More hands on with Gameloft's Gangstar: West Coast Hustle

This one's going to be big

More hands on with Gameloft's Gangstar: West Coast Hustle

No, you're not seeing double. Last week, Tracy got his hands on Gangstar: West Coast Hustle, and this week it's my turn.

Normally we wouldn't bother you with such duplication but the build of the game I got to play was newer and covered some features that Tracy didn't get to see.

And, with Gameloft clearly looking to go big on Gangstar - the first proper take on a 3D open-world GTA game on iPhone and iPod touch - the additional coverage is probably justified right?

As Tracy pointed out, the background to the game is a typical coming-of-age gangster story, with you and your chum breaking into the US after trouble following a bank raid in Mexico (of which more later). You end up in LA, or, better put, an iPhone-sized version of LA that's split into five areas.

You get missions by following the blue arrow that shown on the mini-map in the top left hand corner of the screen. This is also where you touch to open up the sub menus for things such as changing the control method - i.e. from tilt to touch driving - as well as game options such as services i.e. using your cash for tasks such as bribing cops.

Tracy has already explained the basic controls: there's a virtual left joystick for movement and an action touch button on the right for punching and shooting. Opening up the cheat mode, however, I got access to all the weapons.

These start with a single 9mm pistol and upgrade to dual pistols, Uzi(s), a shotgun, a AK47 rifle, and end with a RPG-style rocket launcher and sniper rifle, which brings up a zoomed-in scope that you can move around the screen. There was a camera, too, which presumably is used in spying missions. The Uzi and the shotgun were the most fun, especially the Uzi. It's fired using the cod gangster 90-degree twist position.

Of course, armed with such weapons, I did my best to cause trouble. Obviously, there aren't as many pedestrians wandering around as in a console game, but there were some available for target practice. Interestingly you gain cash for shooting them - controversy alert! - as well as being able to pick any other items they drop.

Character AI is apparently still being optimised but the pedestrians didn't run away from the gun-totting madman. Nor indeed did the cops come to take me down. The cops were very aggressive, however, when my driving caused accidents. You have a notoriety meter which consists of a gauge that fills up with cop badges depending on how bad you've been. You can hide or change cars to reduce your alert status.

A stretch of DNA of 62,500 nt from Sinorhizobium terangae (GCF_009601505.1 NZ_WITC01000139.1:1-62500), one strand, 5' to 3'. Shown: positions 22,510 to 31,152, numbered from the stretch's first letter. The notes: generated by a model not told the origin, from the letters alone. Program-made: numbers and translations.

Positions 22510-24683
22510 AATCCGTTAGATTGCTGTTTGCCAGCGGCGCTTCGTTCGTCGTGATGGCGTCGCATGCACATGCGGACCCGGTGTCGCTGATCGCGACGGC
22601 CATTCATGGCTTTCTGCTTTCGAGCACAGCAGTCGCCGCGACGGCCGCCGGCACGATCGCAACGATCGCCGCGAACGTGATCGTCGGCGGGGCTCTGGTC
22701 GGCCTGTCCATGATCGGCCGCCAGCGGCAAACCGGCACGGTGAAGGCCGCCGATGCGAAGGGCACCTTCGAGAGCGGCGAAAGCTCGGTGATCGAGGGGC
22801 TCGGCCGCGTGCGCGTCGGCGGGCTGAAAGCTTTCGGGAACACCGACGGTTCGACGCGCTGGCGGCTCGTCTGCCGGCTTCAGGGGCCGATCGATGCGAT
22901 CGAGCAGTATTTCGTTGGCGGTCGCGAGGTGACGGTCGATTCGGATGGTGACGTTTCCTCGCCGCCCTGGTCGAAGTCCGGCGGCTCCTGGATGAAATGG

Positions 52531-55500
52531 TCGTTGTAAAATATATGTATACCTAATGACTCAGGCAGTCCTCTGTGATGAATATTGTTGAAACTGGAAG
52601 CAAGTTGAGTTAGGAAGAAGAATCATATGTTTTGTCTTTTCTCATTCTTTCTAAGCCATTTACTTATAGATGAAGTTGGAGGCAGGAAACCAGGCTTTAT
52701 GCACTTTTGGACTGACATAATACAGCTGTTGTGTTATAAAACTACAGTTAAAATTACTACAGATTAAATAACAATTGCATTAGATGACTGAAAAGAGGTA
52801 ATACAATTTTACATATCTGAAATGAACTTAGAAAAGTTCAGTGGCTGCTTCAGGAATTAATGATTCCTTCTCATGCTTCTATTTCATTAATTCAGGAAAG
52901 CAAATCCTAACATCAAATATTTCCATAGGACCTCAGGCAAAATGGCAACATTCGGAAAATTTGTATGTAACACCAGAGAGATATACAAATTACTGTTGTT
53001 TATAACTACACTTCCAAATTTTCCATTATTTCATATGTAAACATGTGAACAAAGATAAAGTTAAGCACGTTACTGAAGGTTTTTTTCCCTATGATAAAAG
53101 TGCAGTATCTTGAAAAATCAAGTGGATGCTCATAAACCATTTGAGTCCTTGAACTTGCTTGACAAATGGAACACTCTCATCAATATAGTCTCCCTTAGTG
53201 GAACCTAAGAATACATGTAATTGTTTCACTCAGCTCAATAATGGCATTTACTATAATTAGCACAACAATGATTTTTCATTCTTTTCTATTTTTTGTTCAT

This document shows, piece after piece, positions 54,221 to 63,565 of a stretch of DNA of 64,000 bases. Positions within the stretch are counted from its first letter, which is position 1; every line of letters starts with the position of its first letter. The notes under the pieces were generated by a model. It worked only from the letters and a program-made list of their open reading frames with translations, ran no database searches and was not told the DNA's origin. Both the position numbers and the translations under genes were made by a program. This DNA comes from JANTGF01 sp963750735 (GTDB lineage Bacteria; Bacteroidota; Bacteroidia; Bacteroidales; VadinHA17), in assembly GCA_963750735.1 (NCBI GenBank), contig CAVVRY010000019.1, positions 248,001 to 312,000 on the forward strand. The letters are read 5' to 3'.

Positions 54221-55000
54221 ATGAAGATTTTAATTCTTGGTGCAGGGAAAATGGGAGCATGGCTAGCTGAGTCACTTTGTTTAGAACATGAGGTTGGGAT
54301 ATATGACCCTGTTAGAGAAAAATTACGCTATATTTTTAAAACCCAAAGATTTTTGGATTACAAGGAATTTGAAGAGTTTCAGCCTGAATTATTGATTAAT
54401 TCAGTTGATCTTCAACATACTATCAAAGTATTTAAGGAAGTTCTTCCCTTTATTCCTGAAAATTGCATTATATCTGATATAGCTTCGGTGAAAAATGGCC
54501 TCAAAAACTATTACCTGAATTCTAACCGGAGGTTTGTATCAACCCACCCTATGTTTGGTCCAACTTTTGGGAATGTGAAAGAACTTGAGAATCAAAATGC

At this point, I should also mention the in-game radio stations. There are five in total and you can flick between them with your finger as they are shown in the middle top of the screen. The music wasn't licensed, but composed in-house around themes such as rock, pop, hip-hop, dance etc. The one track that stuck in my head was a total Franz Ferdinand rip.

Another element that's important for the plot was a mission I played that was told in flashback. Located in back in a Mexican prison, I had to bare-knuckle fight various inmates to gain respect to join one of the prison gangs. Neatly this mission used a graphical effect similar to a scratched film to demonstrate its flashback nature.

In total, there are five chapters for each area of LA plus loads of side missions to attempt. Gameloft couldn't provide official number for total playtime but from what I've seen I'd consider Gangstars to be over 15 hours long.

The final things I noticed were on the main home menu was a button marked UbiFriends, which is sister company Ubisoft's social gaming Facebook portal. And there was a Twitter button, so integrating your actions within Gangstar to your wider world of connected mates is certainly high on Gameloft's agenda.

It's also worth mentioning that while the environments of the game are very impressive - by far the best free-roaming 3D game we've yet seen on iPhone - there were issues with scenery popping up.

Now I'd expect much of this to be cleared up as the game is optimised prior to launch. Indeed, it was an aesthetic issue and didn't affect gameplay, but it will be interesting to see how far Gameloft's development team is pushing the iPhone/iPod touch hardware with this game.

This, effectively, is what pop up is: pop up happens when there's too much game to fit in the device's memory. There will be a high resolution version specifically optimised for iPhone 3GS, of course.

As for news of pricing and release date, we don't know anything official, but we'd expect Gangstar: West Coast Hustle to be released sometime during August and cost $9.99 or £5.99.